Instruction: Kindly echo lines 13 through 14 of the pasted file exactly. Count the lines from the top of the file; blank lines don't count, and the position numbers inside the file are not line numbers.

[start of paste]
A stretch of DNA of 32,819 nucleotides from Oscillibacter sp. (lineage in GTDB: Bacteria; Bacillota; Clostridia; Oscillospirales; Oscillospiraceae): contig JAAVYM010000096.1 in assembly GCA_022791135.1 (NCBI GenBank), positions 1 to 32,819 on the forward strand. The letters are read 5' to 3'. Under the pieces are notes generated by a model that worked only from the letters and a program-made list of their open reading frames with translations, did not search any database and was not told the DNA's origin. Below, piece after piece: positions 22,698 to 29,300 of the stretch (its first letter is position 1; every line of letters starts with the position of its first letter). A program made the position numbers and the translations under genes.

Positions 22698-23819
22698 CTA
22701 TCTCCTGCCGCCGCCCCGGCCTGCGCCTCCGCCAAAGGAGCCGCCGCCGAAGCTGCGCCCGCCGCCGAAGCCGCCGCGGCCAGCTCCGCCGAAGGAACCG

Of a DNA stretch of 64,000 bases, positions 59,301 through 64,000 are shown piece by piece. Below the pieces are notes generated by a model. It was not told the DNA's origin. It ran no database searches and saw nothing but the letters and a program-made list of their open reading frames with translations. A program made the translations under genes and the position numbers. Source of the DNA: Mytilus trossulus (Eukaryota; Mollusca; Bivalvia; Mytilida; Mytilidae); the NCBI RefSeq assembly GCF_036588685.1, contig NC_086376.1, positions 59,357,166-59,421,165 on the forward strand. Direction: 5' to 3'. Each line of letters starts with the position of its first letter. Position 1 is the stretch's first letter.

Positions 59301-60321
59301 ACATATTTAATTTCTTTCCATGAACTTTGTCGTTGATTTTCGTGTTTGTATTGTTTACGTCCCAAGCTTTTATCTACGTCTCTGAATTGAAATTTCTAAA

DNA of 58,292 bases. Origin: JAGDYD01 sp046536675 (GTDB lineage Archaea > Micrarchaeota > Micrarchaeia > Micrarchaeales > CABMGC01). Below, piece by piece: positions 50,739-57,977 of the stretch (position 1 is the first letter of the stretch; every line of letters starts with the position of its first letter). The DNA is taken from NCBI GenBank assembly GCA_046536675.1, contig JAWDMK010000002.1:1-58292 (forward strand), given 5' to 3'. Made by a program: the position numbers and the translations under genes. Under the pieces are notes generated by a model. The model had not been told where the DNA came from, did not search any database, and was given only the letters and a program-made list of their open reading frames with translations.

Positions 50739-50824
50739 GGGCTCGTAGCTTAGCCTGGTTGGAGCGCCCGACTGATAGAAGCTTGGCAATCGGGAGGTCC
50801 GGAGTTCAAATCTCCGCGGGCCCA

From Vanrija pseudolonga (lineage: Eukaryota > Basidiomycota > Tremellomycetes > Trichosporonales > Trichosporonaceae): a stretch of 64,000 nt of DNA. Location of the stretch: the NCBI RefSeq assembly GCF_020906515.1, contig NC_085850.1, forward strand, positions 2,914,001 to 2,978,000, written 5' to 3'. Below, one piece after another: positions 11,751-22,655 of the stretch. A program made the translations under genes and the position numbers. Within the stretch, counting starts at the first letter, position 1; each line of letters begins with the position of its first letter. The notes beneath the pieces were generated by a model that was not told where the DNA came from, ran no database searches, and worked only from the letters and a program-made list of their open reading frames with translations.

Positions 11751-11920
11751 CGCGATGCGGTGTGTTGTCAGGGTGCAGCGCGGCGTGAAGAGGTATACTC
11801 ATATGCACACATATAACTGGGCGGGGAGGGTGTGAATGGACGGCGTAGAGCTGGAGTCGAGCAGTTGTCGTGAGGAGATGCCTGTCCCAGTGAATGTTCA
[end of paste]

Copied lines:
Positions 11751-11920
11751 CGCGATGCGGTGTGTTGTCAGGGTGCAGCGCGGCGTGAAGAGGTATACTC